Below is my (unpublished) story about the mysterious Auburn Hotline. Enjoy.
FOY UNION. Where it all began.
The answer to any question you can think of – no matter how complicated or obscure -- is just a phone call away.
For the past twenty years, student workers at the University of Auburn's help line have been answering random questions, free of charge – from any caller, anywhere in the United States.
Need directions? Want career, medical or legal advice? Need to know the name of the actor who played Zach Morris on the television show Saved by the Bell? Need to put together a quiche? Ever wonder how many Oreos would you have to stack to get to the moon?
“We can find the answer to almost any question, if it exists. It's a challenge, people try and stump us, and I enjoy that challenge,” said Terry Marshall, a supervisor who has worked at the desk for six years.
It is a tradition – never advertised or promoted -that smacks more of urban legend than legitimate academic service, and it has promulgated across America for the last twenty years, building up steam in bars and supermarkets, passing by word-of-mouth from one person to another.
What started as an insider's joke has evolved into a serious question-and-answer service, and with the advent of the Internet and free long distance that most cellular phone companies provide, it has become a widely-used resource by alumni and strangers alike, and the workers – who make $6 to $8 an hour – don't seem to mind.
Now, hundreds of people call every day - from as far-off as Russia, London, Los Angeles or New York - wanting to know driving directions, medical advice, stock tips, trivia and sometimes, just to talk. Some callers ask “Is this God?” according to Marshall/
The desk workers, many of whom have never been outside of Alabama, find themselves giving directions, restaurant advice and weather reports for cities they've never visited. The also field more scandalous and obscure questions that sometimes fail to garner a response.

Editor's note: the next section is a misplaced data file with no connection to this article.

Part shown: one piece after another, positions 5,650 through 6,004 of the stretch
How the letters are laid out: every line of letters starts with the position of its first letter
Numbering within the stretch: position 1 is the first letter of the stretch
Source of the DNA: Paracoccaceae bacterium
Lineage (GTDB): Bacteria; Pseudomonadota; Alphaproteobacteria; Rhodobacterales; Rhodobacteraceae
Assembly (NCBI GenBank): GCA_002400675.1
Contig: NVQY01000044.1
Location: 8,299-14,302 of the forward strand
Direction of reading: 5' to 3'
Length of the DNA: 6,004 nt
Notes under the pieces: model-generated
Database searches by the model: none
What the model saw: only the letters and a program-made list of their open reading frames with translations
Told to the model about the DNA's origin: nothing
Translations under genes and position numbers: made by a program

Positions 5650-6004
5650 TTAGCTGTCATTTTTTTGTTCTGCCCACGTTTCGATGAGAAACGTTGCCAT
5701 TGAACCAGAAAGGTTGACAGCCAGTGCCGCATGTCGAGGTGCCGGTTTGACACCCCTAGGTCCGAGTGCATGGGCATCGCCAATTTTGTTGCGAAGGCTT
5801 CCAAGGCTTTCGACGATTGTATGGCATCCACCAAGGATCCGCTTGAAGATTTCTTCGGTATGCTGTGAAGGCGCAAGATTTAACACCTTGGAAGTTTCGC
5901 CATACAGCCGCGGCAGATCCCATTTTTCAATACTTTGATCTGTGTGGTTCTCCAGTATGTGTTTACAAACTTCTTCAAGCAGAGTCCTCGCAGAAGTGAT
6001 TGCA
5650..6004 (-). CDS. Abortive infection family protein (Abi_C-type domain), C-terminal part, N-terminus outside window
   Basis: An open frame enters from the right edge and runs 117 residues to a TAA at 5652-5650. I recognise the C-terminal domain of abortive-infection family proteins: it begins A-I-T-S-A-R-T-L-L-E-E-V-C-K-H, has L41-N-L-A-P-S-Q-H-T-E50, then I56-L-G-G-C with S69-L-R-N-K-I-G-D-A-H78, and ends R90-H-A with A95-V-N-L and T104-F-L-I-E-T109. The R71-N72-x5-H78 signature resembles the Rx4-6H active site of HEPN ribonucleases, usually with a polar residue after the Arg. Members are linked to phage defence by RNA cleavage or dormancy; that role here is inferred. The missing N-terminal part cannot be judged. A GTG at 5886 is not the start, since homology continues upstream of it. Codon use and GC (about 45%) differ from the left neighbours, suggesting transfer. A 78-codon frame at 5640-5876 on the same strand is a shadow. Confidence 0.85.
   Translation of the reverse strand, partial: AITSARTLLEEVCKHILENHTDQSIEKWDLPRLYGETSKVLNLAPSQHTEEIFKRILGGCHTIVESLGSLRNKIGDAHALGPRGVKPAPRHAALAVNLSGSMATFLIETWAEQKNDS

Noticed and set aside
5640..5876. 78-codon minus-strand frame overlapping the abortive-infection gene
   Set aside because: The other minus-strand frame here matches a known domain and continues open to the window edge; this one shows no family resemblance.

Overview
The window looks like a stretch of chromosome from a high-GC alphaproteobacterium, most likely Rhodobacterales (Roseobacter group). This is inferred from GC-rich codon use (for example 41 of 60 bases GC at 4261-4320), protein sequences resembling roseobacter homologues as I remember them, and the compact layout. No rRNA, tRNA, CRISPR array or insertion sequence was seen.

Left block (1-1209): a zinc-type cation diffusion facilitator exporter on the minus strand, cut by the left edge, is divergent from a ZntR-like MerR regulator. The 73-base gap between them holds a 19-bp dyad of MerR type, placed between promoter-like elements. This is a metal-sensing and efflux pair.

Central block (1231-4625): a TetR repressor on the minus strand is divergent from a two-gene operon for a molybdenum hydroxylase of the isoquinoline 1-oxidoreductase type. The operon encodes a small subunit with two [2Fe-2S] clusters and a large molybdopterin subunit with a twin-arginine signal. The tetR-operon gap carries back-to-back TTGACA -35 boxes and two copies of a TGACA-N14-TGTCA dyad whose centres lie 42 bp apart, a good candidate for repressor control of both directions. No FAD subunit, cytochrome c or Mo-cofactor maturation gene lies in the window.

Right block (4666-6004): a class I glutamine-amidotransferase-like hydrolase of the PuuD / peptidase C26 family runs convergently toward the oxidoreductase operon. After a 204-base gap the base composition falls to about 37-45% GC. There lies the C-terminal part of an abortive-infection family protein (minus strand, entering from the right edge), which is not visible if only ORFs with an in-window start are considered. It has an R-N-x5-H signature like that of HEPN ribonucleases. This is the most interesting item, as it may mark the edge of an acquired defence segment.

“The first question I was ever asked was, 'How many times does the average prostitute have sex in their lifetime?,” said Ashley Horton, a student desk assistant. She researched but “couldn't find any polls,” she said.
Started in the 1950's, it began with a card-based system where answers to school-related queries, mostly scheduling and phone numbers, were written down. But at some point in early eighties, it grew beyond that, with college workers deciding to take matters into their own hands, filling cabinets with trivia, phone and reference books, as well as spiral notebooks filled with previous answers and random facts. It eventually grew, with the help of the Internet, into the powerful mock-search engine that it is today.
This service – and its growing popularity – is a bellwether for a changing society that demands more information, faster, and puts that information at consumer's fingertips instantaneously, accordi=perts.
“These technologies are letting people to look more broadly than they would look normally. People are more open to looking at a wide degree of information,” said Robert Atkinson, the President of President of the Information Technology and Innovation Foundation, a Washington, D.C. -based think tank.
Following in the vein of this apparently popular service, the marketplace has produced a number of services that allow anyone possessing a cell phone unfettered access to volumes of information – and the industry continues to improve and refine those services daily.